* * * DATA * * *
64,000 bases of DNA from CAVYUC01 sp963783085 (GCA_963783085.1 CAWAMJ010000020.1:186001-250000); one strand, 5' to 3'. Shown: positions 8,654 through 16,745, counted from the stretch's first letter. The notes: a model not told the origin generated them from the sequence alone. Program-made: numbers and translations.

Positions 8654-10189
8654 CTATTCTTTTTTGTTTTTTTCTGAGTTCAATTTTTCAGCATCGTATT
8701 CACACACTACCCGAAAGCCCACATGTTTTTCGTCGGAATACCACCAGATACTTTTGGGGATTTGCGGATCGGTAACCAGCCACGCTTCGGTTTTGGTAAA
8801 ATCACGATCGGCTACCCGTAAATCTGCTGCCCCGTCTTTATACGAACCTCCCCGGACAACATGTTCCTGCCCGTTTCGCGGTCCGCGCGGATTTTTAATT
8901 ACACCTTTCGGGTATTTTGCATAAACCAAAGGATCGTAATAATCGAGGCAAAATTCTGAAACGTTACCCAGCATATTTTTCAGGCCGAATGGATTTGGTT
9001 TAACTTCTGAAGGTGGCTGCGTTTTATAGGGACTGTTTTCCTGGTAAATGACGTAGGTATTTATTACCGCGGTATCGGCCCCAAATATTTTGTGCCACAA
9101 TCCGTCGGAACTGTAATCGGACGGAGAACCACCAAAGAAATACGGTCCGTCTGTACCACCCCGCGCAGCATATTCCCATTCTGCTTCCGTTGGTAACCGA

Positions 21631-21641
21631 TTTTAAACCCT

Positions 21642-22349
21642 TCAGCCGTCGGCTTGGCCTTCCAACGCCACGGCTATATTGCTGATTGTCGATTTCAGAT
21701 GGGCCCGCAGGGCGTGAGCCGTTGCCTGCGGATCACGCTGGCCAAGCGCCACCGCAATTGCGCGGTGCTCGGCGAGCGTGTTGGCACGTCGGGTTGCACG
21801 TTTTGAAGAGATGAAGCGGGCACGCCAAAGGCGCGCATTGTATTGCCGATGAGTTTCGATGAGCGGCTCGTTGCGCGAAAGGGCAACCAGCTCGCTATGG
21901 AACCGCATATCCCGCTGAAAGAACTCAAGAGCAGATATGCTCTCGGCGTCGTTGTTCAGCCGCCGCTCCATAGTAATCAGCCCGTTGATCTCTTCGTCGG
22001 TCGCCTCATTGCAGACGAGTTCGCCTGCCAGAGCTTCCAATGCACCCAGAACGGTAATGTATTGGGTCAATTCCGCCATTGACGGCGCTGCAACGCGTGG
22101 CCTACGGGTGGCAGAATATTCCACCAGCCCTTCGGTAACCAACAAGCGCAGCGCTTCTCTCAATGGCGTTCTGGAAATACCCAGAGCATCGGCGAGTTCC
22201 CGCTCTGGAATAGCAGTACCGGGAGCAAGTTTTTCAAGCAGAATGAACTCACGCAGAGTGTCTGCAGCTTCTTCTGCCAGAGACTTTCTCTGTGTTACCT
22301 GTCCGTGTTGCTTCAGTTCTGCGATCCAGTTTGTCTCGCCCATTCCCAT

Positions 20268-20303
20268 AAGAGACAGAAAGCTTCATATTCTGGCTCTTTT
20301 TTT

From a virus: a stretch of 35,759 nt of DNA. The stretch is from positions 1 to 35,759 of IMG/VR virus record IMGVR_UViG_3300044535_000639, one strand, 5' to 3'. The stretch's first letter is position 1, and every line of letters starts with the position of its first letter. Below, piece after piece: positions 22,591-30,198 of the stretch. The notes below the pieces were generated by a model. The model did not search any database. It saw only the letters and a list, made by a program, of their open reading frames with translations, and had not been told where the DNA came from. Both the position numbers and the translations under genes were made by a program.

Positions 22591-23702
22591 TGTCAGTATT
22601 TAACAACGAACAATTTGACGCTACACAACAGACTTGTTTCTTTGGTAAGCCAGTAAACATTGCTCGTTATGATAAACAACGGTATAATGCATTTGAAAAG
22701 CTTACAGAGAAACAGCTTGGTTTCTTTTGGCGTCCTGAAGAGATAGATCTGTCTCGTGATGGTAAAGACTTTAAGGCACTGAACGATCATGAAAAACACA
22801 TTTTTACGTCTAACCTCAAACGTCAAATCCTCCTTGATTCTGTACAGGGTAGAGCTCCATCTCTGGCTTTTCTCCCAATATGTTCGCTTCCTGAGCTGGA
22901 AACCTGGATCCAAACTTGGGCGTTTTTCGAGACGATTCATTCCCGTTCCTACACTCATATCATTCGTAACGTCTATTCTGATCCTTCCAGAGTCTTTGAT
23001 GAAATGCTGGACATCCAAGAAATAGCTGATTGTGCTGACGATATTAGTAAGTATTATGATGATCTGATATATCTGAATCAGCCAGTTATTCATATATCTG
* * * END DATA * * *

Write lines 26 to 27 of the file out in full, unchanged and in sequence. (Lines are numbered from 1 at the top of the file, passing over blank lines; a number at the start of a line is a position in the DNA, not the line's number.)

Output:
22601 TAACAACGAACAATTTGACGCTACACAACAGACTTGTTTCTTTGGTAAGCCAGTAAACATTGCTCGTTATGATAAACAACGGTATAATGCATTTGAAAAG
22701 CTTACAGAGAAACAGCTTGGTTTCTTTTGGCGTCCTGAAGAGATAGATCTGTCTCGTGATGGTAAAGACTTTAAGGCACTGAACGATCATGAAAAACACA